Officer's excessive Taser use a 'training issue'

KATIE KENNY
Last updated 07:31 13/06/2014
GREG O'CONNOR
DAVID ALEXANDER/The Press
GREG O'CONNOR: Police made a decision to treat it for what it was - "a training issue".

Relevant offers

Crime

Police, community groups take to streets for annual clean-up Thief made hole in wall and stole $3000 in coins from Taupo's Irish pub Blood on the wall: How toddler murderer Troy Taylor tried to pretend he hadn't killed Ihaka Stokes Guilty and not guilty verdict mix for Colin Robert Williams in sex abuse 'memory' trial Police investigating whether spate of robberies are linked Police searching for man with distinctive dragon tattoo on his face Repeat Manuwatu offender seeks help to deal with issues behind indecent acts 'There's some sicko out there': Cat loses one eye in pellet gun attack Man who raped sleeping woman at party allowed to stay in New Zealand Sacked Waikato medics snooped into patient files

The police union has defended a decision not to prosecute an officer for excessive and unlawful use of a Taser.

The Independent Police Conduct Authority yesterday found a police officer's use of a Taser during an arrest was "excessive and contrary to law".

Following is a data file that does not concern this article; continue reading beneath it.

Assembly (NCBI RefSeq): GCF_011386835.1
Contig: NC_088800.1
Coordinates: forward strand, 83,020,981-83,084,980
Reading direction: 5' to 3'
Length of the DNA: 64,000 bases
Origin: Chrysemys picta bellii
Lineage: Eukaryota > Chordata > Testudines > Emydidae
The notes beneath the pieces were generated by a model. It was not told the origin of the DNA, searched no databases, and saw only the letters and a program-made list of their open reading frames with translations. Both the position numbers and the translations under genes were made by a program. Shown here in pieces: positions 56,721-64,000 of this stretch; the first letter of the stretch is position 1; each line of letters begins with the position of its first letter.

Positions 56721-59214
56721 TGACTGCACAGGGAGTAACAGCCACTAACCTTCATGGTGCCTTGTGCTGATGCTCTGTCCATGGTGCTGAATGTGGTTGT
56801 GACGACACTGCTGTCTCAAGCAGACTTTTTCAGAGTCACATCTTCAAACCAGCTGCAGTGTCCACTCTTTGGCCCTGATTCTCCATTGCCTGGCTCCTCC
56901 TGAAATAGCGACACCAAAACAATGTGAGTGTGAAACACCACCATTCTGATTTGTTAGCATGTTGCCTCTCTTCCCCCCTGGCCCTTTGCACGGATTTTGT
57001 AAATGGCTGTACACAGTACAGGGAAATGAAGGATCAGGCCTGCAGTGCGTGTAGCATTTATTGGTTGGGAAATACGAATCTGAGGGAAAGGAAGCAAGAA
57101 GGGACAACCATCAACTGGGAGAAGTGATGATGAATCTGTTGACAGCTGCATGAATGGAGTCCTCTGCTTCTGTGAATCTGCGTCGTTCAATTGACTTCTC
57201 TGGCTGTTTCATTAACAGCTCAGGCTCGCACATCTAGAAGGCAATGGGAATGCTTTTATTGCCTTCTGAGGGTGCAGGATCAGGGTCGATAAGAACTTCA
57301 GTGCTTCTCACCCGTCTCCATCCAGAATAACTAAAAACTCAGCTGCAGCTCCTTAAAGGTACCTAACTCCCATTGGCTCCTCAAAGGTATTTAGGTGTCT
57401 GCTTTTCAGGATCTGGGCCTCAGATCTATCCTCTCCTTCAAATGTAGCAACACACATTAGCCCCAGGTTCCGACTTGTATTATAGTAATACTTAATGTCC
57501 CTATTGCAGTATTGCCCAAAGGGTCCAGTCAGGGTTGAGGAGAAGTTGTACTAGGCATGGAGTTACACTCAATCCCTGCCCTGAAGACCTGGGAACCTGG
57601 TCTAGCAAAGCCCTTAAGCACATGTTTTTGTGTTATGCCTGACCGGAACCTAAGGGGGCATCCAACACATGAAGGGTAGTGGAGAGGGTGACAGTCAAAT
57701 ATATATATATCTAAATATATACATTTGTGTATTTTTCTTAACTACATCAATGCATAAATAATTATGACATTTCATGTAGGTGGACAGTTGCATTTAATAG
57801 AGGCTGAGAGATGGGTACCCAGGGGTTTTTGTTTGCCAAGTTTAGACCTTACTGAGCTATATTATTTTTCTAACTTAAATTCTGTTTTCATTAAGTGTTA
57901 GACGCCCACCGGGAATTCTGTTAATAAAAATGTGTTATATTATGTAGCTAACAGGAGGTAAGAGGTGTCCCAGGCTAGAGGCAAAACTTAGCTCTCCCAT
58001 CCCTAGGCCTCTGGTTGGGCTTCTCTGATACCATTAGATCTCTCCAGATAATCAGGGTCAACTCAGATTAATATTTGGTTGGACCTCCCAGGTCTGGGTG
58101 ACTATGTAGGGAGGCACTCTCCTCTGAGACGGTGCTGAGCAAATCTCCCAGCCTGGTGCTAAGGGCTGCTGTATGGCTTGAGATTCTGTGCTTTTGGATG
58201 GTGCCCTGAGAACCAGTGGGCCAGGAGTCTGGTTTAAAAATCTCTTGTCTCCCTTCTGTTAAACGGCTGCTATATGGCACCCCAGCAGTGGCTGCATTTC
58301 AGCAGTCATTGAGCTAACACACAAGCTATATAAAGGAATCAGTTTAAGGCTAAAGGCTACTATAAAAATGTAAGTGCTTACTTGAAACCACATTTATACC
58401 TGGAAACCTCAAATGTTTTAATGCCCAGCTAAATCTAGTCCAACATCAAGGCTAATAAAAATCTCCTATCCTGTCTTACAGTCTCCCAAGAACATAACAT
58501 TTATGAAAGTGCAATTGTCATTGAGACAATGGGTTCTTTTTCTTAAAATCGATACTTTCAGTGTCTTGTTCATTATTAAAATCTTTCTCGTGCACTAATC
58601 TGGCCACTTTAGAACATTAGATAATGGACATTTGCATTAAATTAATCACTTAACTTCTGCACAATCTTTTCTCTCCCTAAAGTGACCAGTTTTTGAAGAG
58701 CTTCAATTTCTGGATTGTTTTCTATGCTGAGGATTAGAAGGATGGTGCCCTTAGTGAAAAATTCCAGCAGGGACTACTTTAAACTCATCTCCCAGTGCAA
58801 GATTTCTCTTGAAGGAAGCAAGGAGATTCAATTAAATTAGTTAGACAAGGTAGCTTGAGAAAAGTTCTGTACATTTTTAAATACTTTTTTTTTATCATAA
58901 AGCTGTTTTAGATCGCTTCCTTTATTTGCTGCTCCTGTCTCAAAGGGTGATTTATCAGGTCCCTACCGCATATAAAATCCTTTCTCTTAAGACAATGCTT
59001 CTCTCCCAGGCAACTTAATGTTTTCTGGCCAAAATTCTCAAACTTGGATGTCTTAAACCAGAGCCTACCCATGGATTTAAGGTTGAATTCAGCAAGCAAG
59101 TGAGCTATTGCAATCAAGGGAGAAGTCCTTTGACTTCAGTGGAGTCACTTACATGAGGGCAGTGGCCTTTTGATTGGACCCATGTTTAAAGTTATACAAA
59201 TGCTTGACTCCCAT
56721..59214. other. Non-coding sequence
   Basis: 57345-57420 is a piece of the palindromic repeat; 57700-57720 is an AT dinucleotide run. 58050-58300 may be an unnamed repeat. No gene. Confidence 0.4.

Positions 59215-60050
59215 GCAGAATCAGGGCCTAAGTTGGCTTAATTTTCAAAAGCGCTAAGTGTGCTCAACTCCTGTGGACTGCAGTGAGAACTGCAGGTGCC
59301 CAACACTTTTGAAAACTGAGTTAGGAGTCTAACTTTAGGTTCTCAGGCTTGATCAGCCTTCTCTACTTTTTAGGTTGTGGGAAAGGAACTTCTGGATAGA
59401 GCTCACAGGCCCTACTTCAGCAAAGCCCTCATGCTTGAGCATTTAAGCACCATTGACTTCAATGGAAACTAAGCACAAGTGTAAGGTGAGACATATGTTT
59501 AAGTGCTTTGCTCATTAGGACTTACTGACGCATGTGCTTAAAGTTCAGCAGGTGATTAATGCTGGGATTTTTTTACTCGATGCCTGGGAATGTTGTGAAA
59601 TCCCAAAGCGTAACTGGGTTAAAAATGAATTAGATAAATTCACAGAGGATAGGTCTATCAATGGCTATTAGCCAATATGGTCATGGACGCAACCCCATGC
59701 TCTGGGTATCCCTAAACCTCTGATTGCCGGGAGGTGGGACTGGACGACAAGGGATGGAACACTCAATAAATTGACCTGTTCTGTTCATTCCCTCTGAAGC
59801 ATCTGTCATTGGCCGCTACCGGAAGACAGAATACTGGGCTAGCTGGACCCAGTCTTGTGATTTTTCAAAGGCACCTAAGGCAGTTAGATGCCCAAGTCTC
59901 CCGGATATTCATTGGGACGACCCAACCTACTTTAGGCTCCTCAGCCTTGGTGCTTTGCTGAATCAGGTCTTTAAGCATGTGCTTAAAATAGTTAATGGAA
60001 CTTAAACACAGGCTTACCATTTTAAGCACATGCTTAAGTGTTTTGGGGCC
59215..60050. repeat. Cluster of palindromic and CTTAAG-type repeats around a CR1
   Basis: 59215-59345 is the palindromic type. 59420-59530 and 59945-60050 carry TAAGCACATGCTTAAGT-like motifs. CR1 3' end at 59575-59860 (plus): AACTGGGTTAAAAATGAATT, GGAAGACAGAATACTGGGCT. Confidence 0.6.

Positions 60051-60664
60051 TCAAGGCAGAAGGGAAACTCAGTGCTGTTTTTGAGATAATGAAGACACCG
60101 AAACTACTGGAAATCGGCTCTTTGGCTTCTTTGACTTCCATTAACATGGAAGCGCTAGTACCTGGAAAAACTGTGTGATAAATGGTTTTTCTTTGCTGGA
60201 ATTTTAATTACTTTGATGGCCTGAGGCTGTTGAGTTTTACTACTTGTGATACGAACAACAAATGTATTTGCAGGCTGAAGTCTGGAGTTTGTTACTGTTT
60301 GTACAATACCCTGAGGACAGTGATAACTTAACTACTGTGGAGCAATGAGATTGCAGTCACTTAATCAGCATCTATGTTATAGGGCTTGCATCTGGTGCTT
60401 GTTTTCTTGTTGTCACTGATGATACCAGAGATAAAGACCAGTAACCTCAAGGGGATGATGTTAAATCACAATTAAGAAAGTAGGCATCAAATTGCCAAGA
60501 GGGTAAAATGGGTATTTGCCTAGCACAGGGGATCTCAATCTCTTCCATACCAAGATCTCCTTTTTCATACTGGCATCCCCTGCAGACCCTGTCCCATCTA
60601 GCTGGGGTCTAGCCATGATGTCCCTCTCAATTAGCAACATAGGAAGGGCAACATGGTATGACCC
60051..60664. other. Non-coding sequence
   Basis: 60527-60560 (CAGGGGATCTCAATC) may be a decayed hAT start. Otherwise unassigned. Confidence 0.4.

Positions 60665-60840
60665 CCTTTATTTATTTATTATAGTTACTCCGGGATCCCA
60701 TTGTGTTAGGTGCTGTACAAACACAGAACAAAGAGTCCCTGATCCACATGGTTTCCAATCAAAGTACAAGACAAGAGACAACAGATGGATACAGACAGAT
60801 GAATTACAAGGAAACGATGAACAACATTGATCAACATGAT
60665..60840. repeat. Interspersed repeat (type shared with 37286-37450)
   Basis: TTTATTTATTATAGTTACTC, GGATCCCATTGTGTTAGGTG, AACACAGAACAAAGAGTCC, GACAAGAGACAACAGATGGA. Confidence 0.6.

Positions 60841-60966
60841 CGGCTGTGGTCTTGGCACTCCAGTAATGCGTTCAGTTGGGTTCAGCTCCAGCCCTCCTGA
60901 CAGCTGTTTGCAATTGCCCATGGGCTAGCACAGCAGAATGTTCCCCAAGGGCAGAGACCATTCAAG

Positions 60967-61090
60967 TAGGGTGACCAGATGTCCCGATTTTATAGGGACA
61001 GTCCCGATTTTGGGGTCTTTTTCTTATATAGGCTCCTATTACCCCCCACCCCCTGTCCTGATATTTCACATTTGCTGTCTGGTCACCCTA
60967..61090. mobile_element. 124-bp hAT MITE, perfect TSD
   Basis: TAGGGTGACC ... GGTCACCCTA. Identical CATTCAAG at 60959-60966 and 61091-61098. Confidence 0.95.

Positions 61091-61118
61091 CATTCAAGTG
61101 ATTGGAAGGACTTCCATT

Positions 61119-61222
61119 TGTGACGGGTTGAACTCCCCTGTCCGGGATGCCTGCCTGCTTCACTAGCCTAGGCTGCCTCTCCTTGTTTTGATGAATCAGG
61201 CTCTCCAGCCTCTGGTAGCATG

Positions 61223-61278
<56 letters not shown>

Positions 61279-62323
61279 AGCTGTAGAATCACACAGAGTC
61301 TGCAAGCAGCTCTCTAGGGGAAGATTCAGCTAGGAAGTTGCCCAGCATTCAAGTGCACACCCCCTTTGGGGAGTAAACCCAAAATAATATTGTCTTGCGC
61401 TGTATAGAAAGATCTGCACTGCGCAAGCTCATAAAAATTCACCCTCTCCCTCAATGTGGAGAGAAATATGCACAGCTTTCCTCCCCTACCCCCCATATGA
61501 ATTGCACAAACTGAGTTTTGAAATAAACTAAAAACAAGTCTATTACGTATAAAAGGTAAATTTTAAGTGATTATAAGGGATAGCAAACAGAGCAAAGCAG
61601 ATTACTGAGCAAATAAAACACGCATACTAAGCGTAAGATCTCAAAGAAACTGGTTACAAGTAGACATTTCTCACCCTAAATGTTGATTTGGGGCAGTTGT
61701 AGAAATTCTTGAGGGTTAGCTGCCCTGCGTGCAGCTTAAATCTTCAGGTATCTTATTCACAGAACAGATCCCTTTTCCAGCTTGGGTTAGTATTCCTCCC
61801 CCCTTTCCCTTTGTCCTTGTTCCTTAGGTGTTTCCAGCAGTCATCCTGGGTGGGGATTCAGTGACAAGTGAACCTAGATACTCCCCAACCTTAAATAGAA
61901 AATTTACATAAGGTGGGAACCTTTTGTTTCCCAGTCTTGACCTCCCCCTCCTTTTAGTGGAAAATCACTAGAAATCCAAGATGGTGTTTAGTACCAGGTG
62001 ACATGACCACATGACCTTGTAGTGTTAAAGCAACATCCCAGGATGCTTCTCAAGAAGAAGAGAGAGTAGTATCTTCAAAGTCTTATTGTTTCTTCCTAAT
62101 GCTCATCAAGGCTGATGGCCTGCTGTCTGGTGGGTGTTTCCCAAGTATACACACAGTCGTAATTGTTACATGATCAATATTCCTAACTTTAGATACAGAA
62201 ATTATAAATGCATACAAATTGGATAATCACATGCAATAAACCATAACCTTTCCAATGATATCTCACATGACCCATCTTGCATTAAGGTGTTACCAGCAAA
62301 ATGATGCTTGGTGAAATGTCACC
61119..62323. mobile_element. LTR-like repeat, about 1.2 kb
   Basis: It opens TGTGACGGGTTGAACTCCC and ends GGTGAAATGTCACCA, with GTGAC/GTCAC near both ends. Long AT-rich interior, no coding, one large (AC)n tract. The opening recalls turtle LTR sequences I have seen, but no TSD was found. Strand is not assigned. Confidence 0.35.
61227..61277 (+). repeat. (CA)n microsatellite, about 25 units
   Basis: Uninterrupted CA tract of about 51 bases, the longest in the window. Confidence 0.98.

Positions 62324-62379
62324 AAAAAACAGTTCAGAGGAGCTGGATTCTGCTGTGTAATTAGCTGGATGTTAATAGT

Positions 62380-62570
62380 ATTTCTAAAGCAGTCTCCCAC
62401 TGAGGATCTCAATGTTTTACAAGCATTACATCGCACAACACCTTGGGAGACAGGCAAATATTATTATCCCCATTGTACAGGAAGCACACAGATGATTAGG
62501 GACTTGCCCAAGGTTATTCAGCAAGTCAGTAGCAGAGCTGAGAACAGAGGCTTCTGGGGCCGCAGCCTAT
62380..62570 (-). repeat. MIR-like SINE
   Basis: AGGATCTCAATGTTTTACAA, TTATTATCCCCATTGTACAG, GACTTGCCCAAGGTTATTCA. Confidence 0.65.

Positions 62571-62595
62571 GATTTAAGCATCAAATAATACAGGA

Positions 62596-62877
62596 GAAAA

On Christmas Day 2011, Mark Smillie was arrested at his home in Whakatane. The arresting officer used OC spray, baton strikes and a Taser when Smillie resisted arrest.  

The authority found while the officer, who is unnamed, was justified in using the spray, the first and second use of a Taser was excessive and contrary to law.

It recommended police take disciplinary action against the officer in light of its findings, but police did not prosecute.

Speaking on Breakfast this morning, New Zealand Police Association president president Greg O'Connor said it was important to consider the event in context.

"The man was preventing the officer from doing his job," he said.

However, he said police admitted 13 seconds "may have been a little long" on the taser trigger.

He said police have made a decision to treat it for what it was - "a training issue".

The officer has been retrained, and is now back doing his job.

Ad Feedback

- Stuff

Special offers

Featured Promotions

Sponsored Content